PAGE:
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Mike Myers’ ‘Love Guru’ is a Can’t Miss

Leave it to Myers to put a fresh spin on the old guru genre with his new film, "The Love Guru." Other top picks include the new Coldplay CD and the Olympic Gymnastics trials on TV.
/ Source: contributor


To my knowledge, there has never been a movie made about love, hockey and Indian spirituality. I could be wrong. I miss a lot of indies. But I think it’s one of those dream combinations that audiences the world over have been pining for. Well, thanks to Mike Myers, the wait is over. “The Love Guru” is the latest comedy from the man who was the driving creative force behind “Wayne’s World” and the “Austin Powers” series. And it’s nice to have Myers back after a long and puzzling absence from the biz. He plays Pitka, who was raised by gurus outside of the U.S. but returns to seek his fortune in the self-help business. His first assignment involves a jilted hockey player. Leave it to Myers to put a fresh spin on the old fledgling guru genre. Jessica Alba co-stars. (Paramount Pictures, opens Friday)


Coldplay is so big that everything the band does triggers a massive reaction. It’s a celebrity tabloid group with a charismatic frontman in Chris Martin, who is married to Gwyneth Paltrow, so naturally the boys’ musical legacy gets a lot of rocks thrown at it from those who overdose on Coldplay buzz. But much of that silly backlash should evaporate this week when the group’s new CD, “Vida La Vida,” hits the stores and the Internet. It’s an album that is getting generally favorable response from even the most grizzled cynics, thanks in part to input from famed producer Brian Eno. Some of the stronger tracks include “Strawberry Swing,” “Violet Hill” and the title song. It’s legacy polishing time. (Capitol)


Courtney Kupets of Gaithersburg, Md. and Courtney McCool of Lee's Summit, Mo., right, smile after being announced as the two top spots for the women's team in Athens after the women's final round of the 2004 Olympic gymnastics team trials in Anaheim, Calif., Sunday, June 27, 2004. (AP Photo/Amy Sancetta)Amy Sancetta / AP file

Every four years or so, mothers and daughters drag daddies and sons to the television set to watch gymnastics. That’s because the Olympics are just around the corner, and the gymnastics competition is among the more popular events in the games because anybody who has a tumbling and somersaulting little girl will want to see how world-class athletes tumble and somersault. To limber up those gymnastic-watching muscles, the “U.S. Olympic Gymnastic Trials” will take place over the weekend. Many girls and young women not much bigger than the little kids who idolize them will be taking to the apparatuses to chase the dream and win a ticket to Beijing. A lot of children will be jumping on sofas and prancing along carpets across the nation during this competition. (NBC, Saturday, 8 p.m.; Sunday, 7 p.m.)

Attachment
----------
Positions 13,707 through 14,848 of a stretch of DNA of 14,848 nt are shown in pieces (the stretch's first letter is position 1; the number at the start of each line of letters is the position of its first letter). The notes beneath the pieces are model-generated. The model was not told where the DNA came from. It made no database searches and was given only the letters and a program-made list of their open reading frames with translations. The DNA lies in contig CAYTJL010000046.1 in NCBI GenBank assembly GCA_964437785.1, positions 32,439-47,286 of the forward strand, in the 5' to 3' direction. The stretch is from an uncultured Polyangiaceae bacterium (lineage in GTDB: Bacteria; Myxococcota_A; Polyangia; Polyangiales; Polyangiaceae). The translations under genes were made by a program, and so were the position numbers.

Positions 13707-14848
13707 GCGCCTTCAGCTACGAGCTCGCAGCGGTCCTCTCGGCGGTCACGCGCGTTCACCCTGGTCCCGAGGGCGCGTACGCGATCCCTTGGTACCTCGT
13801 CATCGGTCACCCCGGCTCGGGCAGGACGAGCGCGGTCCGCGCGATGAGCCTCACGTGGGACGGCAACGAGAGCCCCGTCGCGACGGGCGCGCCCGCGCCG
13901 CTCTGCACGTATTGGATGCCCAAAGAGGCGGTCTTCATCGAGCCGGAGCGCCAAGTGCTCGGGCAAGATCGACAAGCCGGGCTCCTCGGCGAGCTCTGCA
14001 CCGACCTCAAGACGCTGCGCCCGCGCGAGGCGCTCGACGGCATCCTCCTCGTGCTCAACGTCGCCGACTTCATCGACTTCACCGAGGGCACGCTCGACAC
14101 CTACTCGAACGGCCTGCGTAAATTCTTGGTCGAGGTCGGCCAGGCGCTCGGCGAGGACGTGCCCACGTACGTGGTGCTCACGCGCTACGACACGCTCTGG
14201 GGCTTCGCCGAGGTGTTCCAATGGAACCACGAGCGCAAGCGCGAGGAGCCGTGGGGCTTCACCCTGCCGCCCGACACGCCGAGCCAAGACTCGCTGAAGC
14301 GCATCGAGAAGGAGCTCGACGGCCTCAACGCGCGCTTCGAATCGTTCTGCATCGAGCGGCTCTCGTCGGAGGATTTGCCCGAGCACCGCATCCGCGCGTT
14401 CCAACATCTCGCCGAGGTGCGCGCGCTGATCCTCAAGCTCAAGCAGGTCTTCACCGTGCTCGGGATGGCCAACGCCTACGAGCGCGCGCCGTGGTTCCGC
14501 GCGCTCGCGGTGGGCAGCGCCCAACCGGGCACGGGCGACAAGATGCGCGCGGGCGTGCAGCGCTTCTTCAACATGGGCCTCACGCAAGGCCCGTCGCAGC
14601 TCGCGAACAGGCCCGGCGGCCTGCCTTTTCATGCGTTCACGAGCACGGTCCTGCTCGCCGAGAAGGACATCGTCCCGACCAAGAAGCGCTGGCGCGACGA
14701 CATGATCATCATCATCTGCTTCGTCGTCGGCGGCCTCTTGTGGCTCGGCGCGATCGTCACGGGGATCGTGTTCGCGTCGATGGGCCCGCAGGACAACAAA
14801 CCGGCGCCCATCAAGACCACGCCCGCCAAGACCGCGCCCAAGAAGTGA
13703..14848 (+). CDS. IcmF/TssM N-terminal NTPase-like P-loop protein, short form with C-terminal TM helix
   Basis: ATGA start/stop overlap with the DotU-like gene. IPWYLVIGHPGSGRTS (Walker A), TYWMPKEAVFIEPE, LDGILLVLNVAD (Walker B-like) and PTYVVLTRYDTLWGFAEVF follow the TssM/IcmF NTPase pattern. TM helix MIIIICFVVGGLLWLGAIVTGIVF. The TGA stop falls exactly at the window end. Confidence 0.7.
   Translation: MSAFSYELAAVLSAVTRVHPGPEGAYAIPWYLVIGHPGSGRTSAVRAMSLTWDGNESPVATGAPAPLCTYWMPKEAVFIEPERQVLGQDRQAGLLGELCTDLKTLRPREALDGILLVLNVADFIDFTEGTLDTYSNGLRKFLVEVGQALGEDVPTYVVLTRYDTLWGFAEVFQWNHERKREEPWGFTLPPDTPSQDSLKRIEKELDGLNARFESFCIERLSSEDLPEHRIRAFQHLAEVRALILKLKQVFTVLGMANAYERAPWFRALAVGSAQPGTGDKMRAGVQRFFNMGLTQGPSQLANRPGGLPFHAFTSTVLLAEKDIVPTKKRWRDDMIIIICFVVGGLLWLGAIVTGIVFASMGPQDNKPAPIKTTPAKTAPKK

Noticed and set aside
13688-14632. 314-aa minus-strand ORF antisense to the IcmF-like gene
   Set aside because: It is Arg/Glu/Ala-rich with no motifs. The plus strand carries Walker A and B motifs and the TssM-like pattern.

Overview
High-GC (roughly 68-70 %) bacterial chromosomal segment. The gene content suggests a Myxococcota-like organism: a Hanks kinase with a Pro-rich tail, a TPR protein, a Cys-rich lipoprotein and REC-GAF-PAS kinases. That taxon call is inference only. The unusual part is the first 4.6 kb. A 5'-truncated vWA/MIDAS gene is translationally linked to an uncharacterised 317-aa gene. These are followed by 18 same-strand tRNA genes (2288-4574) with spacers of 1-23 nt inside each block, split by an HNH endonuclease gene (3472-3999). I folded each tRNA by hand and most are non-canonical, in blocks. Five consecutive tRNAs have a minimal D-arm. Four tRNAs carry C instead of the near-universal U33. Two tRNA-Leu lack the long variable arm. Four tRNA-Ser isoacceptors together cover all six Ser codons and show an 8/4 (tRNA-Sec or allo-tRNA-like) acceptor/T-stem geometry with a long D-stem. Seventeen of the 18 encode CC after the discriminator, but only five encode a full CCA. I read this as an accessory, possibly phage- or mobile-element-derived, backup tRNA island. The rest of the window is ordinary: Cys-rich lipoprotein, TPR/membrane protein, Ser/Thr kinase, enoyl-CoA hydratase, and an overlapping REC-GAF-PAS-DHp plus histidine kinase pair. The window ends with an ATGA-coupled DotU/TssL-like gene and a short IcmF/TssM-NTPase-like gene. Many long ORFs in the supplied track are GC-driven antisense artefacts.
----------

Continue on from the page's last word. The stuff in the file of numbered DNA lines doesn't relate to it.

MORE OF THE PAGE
One of the best films of 2007 was “4 Months, 3 Weeks and 2 Days,” which won the Palme D’Or at the Cannes Film Festival that year. Set in Communist Romania in the 1980s, it tells the story of a college student who gets pregnant and then turns to her roommate for help. Because abortion is outlawed, the pair turns to the black market and endures a gripping and harrowing journey. Roughly four months, three weeks and two days after it debuted in U.S. art houses, it’s out now on DVD with extras that include commentaries by director Cristian Mungiu and cinematographer Oleg Mutu as well as a behind-the-scenes documentary about the film. Don’t wait four months, three weeks and two days to catch it. (Genius Products)


I’ve often dreamed of competing in the Olympics. But I have one minor problem: I’m not great at any sport. Unfortunately, the Olympic Committee is biased against people like me, but that’s the way it is. But W. Hodding Carter took a different approach: He persevered. In his new memoir, “Off The Deep End,” Carter — who just missed qualifying at the Olympic swimming trials while a college senior — didn’t let the fact that he was 42 and had failed to qualify for several previous Olympic Games deter him. Instead, he went full-out, threw himself into training, consulted with the best minds out there and went for it. We’re all racing against the clock. Carter’s race is just more entertaining. (Algonquin Books)